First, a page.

Beyond Multistakeholder Tokenism: A Provisional examination of participation in the IGF

Research ICT Africa
By Anri van der Spuy & Pablo Agüera Reneses

The COVID-19 pandemic is the first pandemic the world has experienced in a datafied age. It has emphasised the importance of addressing digital inequalities and ensuring that the Internet can proffer equal opportunities to everyone. Internet governance processes that are inclusive and responsive to the needs of the digitally marginalised are critical to achieving this. Yet as the Internet becomes increasingly central to societies and economies around the world, the complexity and nature of related governance challenges we are faced with have also expanded. At the same time, expectations of participation in the Internet’s governance have shifted.

Since the Internet Governance Forum (IGF) was founded in 2006, it has emphasized multistakeholder participation in the forum. Yet has the IGF evolved alongside the rapid changes in how the internet works since then? Has it kept up with the expectations of participation from stakeholders and even those excluded from the forum? Is it sufficiently diverse, equitable, meaningful, and inclusive today to effectively deal with the array of issues Internet governance is
confronted with?

In an attempt to address some of these questions, this analysis set out to examine the evolution of participation in the IGF – the nature and extent of participation, and barriers to participation. However, the limited data made available to RIA meant that we had to scale down this aim to an analysis of basic questions on participation. These nevertheless show some useful trends.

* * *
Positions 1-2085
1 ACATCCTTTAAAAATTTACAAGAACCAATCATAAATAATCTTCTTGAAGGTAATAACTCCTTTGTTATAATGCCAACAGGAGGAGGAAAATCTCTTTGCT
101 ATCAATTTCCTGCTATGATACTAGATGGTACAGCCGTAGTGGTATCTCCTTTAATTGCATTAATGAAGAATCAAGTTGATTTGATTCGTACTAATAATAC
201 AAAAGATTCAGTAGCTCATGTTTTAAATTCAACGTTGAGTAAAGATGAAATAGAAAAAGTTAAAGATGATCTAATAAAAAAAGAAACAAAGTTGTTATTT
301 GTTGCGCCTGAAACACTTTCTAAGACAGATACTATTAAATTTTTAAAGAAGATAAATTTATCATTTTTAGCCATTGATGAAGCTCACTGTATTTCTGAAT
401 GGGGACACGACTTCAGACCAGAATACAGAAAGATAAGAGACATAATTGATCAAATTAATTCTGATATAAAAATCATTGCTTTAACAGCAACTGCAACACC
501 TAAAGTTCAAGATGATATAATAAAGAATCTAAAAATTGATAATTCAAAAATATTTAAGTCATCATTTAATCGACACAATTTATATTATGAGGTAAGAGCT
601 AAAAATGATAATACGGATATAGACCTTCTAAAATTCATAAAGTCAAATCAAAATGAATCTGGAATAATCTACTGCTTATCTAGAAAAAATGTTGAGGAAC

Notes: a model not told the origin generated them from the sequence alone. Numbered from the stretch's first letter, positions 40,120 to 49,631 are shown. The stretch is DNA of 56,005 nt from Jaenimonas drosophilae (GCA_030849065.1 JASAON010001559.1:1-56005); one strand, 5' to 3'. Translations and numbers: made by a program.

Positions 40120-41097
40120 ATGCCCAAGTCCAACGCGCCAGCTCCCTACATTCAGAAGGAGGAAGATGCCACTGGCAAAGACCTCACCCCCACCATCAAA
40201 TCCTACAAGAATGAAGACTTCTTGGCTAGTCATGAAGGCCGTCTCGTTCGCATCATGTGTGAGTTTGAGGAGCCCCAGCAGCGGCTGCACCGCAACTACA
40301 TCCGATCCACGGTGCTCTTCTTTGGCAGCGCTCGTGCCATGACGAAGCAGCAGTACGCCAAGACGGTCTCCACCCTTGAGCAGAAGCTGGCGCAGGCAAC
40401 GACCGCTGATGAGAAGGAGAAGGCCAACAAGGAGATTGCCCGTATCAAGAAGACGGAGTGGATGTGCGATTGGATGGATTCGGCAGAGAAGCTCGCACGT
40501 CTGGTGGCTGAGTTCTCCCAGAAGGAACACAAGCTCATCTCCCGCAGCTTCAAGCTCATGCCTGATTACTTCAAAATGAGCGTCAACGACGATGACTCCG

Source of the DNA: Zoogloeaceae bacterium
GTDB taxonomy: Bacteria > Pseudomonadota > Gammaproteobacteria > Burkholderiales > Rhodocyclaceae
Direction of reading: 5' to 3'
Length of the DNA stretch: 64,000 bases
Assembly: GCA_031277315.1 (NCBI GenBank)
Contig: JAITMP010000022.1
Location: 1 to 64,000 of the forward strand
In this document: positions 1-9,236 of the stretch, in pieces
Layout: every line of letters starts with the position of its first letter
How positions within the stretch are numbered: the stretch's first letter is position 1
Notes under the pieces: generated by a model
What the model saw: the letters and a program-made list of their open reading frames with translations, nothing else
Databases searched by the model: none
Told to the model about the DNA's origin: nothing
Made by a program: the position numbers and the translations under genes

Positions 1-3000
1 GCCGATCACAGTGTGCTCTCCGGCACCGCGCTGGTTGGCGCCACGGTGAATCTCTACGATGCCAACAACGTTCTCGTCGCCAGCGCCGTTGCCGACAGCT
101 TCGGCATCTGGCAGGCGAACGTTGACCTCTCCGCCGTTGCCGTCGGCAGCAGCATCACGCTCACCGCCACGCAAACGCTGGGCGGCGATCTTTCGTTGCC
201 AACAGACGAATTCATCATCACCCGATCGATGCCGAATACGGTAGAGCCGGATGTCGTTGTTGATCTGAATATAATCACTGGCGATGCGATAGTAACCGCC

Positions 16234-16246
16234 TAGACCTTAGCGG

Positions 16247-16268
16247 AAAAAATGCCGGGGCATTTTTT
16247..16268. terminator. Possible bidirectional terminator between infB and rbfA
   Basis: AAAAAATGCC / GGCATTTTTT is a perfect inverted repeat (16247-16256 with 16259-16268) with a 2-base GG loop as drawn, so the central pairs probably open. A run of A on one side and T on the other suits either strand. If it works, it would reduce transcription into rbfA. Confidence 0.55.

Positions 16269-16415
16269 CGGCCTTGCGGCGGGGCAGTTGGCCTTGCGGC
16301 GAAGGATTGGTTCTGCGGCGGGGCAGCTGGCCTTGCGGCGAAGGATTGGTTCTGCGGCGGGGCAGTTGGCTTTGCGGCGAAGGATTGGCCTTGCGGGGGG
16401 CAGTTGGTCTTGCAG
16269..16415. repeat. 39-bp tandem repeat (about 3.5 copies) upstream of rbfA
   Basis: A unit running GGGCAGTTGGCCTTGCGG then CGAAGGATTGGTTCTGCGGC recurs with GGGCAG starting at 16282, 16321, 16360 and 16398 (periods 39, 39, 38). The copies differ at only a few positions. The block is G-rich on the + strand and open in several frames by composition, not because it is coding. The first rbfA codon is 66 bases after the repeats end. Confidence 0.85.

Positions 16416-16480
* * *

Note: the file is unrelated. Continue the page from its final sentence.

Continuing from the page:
The data indicate that participation in annual IGFs has increased and become partially more diverse over time. It suggests that the location of an annual IGF does not have a significant impact on overall participation rates, although it does impact the geographic diversity of participation; that civil society participation is greater than the participation of other stakeholder groups; that while government participation has remained stable, there has been some increase in the participation of the private sector and the technical community since 2017; that participation from LDCs remains consistently low; and that there has been a steady increase in the number of women participating in the IGF. It further suggests that mailing lists are not always an effective tool to encourage participation from diverse stakeholders, with the majority of participants being IGF staff.

Given inconsistencies in the data sets Research ICT Africa (RIA) had access to, the analysis is only provisional and more work needs to be done to understand the true extent of diversity and participation. For example, the data available fail to tell us much about participation from underrepresented groups and the barriers they might face, about people with disabilities, about constraints to online participation, about diversity in perspectives within stakeholder groups, about linguistic diversity, or about which government departments are attending annual meetings, and how actively they are participating.

As more nuanced investigations into these and other questions on the basis of better information are necessary before any conclusive findings and proposals can be made, the report concludes with the recommendation that the IGF Secretariat or multistakeholder advisory group (MAG) consider creating a dedicated task force or working group to ensure the IGF consistently and meaningfully gathers data on all IGF activities. The purpose of this would be to better inform efforts to improve diversity, equity, and inclusion in the IGF and to improve the IGF’s work and outcomes.

Suggested citation

Van Der Spuy, A., & Agüera Reneses, P. (2021). Beyond multistakeholder tokenism: A Provisional examination of Participation in the IGF. Research ICT Africa. https://researchictafrica.net/publication/beyond-multistakeholder-tokenism-aprovisional-examination-of-participation-in-the-igf-2006-2020/

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